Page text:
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How To: Build a Fire Pit

Building a fire pit is a necessary skill if you ever plan on venturing out on your own. Surviving in the wilderness becomes a lot easier when you have fire. A fire pit can help make that possible. When you’re creating your pit there are two main things you should keep in mind. Safety and fundamentals are priorities. We will also discuss some additional tips and tricks at the end of the article.


Choosing the right location is your first task. You should chose a spot away from trees, shrubbery, dry grasses or anything else that can burn. You will also need flat ground. If you don’t have this you will need to clear a space. It would be dangerous to build a fire pit next to something flammable. If you are not on flat ground you risk that the coals could roll or your wood could fall.

When deciding upon a location you should also take the wind into account. You will need to have a larger space if you are experiencing, or think you may experience, high wind speed. Again, this is to be sure that embers are not being displaced to somewhere that could easily catch fire.

Be sure to look up and down when you choose a location. First, look up to be sure there are no overhanging branches directly above you. Embers from the fire could rise and catch low branches on fire. If there is not a space without any low hanging branches you may need to take some time to clear away a space. When looking down you will be looking for exposed tree roots. Again, be sure you are working on flat and even ground.

When building a fire pit you will need to base to either be soil, gravel, or sand. Do not build a fire pit on top of leaves or other plants. This is why it is so important to find a clear open space. Remove any debris so you are directly on the soil floor. You may need to remove some earth to find the soil beneath. Do not skip this important step.

Be sure to have water nearby in case of an emergency. If something does end up going up in flames that is not supposed to you’ll need water to put it out.  Be sure to have a bucket, pot, or water bottle available just in case.

Anytime you are building a fire you should take safety seriously. Skipping or missing any of these steps can not only lead to wildfires but can cause lasting damage to the environment. The majority of wildfires are caused by human error so be sure you aren’t becoming part of that statistic.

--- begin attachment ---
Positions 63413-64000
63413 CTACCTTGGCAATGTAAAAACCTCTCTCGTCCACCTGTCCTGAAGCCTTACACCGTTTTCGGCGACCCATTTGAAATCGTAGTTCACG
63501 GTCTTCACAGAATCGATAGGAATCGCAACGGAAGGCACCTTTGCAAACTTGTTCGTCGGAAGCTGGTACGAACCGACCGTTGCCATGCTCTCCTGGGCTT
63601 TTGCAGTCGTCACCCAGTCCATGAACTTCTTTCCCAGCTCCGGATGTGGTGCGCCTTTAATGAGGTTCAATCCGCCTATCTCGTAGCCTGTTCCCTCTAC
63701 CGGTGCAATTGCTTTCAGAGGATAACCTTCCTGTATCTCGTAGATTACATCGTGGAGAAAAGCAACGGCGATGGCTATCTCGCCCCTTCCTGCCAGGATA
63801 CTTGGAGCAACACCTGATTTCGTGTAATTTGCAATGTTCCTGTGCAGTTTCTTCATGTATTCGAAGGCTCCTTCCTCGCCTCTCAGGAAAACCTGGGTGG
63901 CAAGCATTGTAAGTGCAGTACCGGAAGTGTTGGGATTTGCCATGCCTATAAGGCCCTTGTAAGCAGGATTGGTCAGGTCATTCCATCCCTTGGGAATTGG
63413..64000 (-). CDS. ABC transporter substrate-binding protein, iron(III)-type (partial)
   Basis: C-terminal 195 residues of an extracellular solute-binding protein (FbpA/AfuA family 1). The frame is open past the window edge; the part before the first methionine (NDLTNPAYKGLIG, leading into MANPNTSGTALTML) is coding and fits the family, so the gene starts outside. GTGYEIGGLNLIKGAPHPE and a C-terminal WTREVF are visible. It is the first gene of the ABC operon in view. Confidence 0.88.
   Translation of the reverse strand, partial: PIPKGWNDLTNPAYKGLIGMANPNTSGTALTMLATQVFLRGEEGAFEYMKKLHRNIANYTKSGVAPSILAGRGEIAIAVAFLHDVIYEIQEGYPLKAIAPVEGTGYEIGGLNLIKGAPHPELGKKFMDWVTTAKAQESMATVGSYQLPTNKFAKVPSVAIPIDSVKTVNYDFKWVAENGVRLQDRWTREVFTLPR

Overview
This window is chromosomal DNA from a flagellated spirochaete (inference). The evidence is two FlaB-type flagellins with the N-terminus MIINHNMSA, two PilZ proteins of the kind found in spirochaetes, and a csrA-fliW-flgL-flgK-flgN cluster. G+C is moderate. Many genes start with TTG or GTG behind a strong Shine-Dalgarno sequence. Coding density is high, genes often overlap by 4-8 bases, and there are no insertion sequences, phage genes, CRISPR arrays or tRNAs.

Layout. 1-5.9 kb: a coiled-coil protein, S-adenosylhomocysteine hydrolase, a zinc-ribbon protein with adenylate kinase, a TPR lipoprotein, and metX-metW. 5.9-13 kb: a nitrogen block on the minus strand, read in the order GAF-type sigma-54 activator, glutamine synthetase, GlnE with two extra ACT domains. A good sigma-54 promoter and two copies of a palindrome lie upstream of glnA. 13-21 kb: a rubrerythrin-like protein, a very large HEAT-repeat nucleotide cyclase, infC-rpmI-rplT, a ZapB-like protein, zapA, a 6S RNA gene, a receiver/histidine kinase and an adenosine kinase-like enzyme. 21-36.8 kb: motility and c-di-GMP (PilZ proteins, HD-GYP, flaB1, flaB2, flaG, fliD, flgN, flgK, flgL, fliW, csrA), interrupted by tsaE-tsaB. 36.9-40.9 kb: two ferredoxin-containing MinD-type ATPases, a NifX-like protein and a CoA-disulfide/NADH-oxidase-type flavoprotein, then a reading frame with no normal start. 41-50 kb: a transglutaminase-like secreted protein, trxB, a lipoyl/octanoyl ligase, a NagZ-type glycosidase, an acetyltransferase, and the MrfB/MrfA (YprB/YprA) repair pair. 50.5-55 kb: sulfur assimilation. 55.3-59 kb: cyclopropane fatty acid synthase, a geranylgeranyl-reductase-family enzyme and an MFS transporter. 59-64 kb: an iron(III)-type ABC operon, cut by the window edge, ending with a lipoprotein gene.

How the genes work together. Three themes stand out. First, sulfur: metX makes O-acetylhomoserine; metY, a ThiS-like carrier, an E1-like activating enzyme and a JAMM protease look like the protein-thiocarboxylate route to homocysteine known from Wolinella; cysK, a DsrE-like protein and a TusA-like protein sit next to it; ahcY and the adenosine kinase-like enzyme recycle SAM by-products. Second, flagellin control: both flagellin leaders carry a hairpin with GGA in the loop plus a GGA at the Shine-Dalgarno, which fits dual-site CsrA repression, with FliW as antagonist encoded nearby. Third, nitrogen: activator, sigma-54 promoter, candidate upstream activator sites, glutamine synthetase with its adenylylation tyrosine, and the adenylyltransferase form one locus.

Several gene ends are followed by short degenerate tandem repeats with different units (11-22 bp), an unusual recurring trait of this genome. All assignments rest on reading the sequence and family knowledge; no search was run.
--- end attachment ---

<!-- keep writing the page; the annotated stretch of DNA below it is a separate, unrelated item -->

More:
Decide what size pit you need. This depends on what you are using it for. A fire for warmth may not be the same size as a fire for cooking and preparing food. This will be especially true depending on how many people will be utilizing the fire pit. If you are the only one using the fire then pit that’s 2 feet in diameter will suffice. If more people are going to be around it you will want to double that number. You’ll also want to take into consideration the size utensils you are using on the pit if you are using it for cooking. Your fire pit will need to be larger than your pot or pan in order for the meat or food to cook evenly.

Start digging. You’re going to need to dig a bowl shaped hole at least 3 inches deep at the center. I wouldn’t go deeper than 8 inches but it doesn’t need to be exact. This bowl shaped hole will help to concentrate the coals. It will also provide more light, more heat, and less smoke.

Once you have dug your depression and have decided the size of the fire pit you can use rocks to build a ring around the outside. This helps with keeping the coals inside the pit. It also helps with safety. Rocks are not flammable so they are not able to catch on fire. Just be surer you aren’t using rocks that have been submerged in water.

Extra Tips

If you have the space, and the time to make it, you can make a separate spot for cooking your food. Create a small bump out on your fire pit and encircle it in rocks as well. This will allow your fire to continue burning and allow light and heat while you’re cooking. Simply move the coals over to the designated cooking spot. If you place a pot or pan over the fire you may loose so heat and light. Having a separate cooking bump out on your it will ensure you can have all three happening at the same time.

Choosing the right kind of wood will help determine how successful your fire is and how long it will last. Use kindling (small pieces of wood) to start your fire. Once you have it lit and it is burning you can place larger pieces on top. Hardwoods will burn hotter and brighter and will give off less smoke. Examples of hardwood are cherries, oak, and maple. You should also be sure the wood you are using is dead and dry. Green wood, or wood that is still living will be extremely smoky and may not even burn at all. DO not use branches from a living tree. Instead, find branches that are dead and have been lying on the ground. If you are unsure if a branch is dead you should try snapping it. If it snaps it is dead. If it bends and sort of peels apart then it is not dry enough to use.

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